There is a book on my shelf called Sparkly Green Earrings by Melanie Shankle.
It’s a pleasant and witty memoir about motherhood that I would recommend to most females. I suppose, there are a few men who may also enjoy it, but it’s full of comments like “I’d like to think it was due to PMS, but since I made it through the day without eating my body weight in M&M’s, I don’t think that was the problem”. In my experience, guys tend to shy away from this topic. If you’re a guy who is currently backing away from the computer, I will now be moving on, so please proceed with your reading.
To all the women reading this blog, I’m assuming you’re thinking, “Um, why is she reading a book on motherhood? Is she……” Nope. I was wandering around Barnes & Noble when the sparkly greenness of the cover caught my eye. I opened to a random page, read one paragraph and burst out laughing. In public. While surrounded by strangers. I figured that if one paragraph could make me accidentally humiliate myself, it was worth a go. Plus, I can’t always read books about street kids, poverty and missions statements. Sometimes a girl needs something light and fun.
I read. I laughed. I tried to bring Sean in on the fun by sharing parts that he found only mildly entertaining. Then I read the last chapter on the plane on my way home from Honduras and the world I had just left collided with the world I was reading about.
“Motherhood is the thing in a woman’s life that catches her by total and complete surprise.”
“There is nothing that prepares us for the way that moment [when your child is born] cracks open our hearts and pours in the type of pure love we never knew existed. A love that isn’t about us but is just about wanting to love and protect this little helpless person…”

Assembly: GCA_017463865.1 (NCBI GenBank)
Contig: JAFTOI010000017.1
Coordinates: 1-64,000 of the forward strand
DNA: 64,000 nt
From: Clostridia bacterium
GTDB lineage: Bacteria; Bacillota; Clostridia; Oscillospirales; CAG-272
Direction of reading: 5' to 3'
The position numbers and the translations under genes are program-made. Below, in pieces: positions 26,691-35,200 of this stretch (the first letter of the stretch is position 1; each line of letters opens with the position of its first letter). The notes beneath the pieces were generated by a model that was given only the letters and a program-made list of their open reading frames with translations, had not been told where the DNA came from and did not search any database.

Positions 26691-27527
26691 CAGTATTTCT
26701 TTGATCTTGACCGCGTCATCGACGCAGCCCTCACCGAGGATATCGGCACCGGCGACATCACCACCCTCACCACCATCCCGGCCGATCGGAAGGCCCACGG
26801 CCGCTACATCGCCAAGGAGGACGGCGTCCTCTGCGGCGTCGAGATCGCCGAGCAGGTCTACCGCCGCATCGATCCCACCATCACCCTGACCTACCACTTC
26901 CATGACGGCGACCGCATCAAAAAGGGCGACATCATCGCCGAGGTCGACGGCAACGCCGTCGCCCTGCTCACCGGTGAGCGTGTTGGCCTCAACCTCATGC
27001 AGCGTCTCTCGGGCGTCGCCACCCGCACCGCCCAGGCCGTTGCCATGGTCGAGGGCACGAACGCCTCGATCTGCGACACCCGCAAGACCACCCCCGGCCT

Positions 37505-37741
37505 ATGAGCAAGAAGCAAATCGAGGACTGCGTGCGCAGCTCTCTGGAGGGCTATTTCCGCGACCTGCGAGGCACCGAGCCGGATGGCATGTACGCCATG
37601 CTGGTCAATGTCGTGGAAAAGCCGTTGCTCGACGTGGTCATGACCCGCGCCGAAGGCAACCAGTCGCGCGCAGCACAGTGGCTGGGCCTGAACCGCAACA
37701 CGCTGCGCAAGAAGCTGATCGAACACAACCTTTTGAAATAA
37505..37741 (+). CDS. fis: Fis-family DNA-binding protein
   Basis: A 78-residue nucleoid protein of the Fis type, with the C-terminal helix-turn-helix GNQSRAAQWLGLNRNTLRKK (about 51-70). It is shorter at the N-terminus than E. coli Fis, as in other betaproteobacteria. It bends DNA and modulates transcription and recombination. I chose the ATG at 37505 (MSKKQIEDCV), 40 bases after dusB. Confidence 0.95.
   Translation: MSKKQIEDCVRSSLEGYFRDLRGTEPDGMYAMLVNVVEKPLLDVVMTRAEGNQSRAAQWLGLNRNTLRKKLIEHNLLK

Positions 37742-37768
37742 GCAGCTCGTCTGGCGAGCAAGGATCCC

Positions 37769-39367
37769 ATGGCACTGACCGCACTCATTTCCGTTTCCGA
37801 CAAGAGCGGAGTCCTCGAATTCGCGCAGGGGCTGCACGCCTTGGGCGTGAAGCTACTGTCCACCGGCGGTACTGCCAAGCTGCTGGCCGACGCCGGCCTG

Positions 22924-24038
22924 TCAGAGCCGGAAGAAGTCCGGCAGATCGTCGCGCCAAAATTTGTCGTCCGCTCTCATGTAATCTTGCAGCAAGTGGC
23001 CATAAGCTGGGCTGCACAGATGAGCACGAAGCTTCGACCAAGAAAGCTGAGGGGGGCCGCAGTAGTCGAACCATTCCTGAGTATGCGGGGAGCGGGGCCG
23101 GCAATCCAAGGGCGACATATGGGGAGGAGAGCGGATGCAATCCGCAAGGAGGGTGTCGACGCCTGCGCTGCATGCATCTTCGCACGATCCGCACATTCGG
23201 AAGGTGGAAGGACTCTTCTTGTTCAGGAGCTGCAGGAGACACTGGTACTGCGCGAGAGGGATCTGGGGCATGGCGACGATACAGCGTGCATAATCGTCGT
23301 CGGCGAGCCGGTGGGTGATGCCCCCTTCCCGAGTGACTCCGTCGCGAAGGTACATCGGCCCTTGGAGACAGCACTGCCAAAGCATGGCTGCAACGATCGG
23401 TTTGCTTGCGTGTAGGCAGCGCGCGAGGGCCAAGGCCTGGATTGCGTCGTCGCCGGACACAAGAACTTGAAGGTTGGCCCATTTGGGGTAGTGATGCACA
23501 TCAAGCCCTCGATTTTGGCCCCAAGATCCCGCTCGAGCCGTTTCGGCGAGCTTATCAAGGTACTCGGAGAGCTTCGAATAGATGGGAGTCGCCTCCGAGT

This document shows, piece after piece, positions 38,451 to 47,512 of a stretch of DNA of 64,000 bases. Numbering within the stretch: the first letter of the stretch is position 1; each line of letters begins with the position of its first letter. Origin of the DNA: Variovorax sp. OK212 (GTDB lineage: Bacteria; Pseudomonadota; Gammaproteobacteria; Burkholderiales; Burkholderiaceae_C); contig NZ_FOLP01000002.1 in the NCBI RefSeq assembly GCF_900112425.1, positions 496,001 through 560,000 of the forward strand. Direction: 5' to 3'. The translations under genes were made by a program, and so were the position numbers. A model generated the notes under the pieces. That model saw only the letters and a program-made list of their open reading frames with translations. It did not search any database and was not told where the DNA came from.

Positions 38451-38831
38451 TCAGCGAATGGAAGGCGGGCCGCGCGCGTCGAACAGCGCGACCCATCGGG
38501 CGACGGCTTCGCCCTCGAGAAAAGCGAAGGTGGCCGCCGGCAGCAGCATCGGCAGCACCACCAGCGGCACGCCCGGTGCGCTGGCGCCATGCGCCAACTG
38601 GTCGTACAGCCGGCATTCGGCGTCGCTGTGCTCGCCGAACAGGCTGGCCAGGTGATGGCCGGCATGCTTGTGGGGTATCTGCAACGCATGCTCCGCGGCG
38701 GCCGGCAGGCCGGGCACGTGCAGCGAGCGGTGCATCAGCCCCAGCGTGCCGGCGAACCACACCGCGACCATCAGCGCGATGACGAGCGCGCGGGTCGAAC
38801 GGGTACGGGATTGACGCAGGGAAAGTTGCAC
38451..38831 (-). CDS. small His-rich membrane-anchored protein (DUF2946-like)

“We become mothers and immediately realize our job is to raise these little people and pour into them and pack in eighteen years of wisdom, love and protection, only to let them go out into a world that seems scary and way too big for our comfort… We have to let them go.”
Earlier, I had a conversation with one of the most adorable 11 year olds I know.
How long have you lived here?
Where were you before here?
On the street.
(Math Moment: 11 years old – 5 years in the center = sleeping on the street as a 6 year old.)
Why were you on the street?
My step dad told me to get out of the house.
Do you have any siblings?
A little brother.
Where is he?
Lo regalaron. They gave him away.
You give away birthday presents or clothes that no longer fit.
And this is where I become Judgey McJudgerson. Where was this moment that caught his mom by surprise? Where is this pure love that we never knew existed? Where is this struggle to let this child go freely into the world only AFTER pouring 18 years of love and protection into him? I, of course, would never do anything like this. Clearly, this selfish woman freely walked away from her children and her responsibility in order to fall into the arms of some man who has proven himself to be a jerk with a capital J.
Let’s reel it in a little.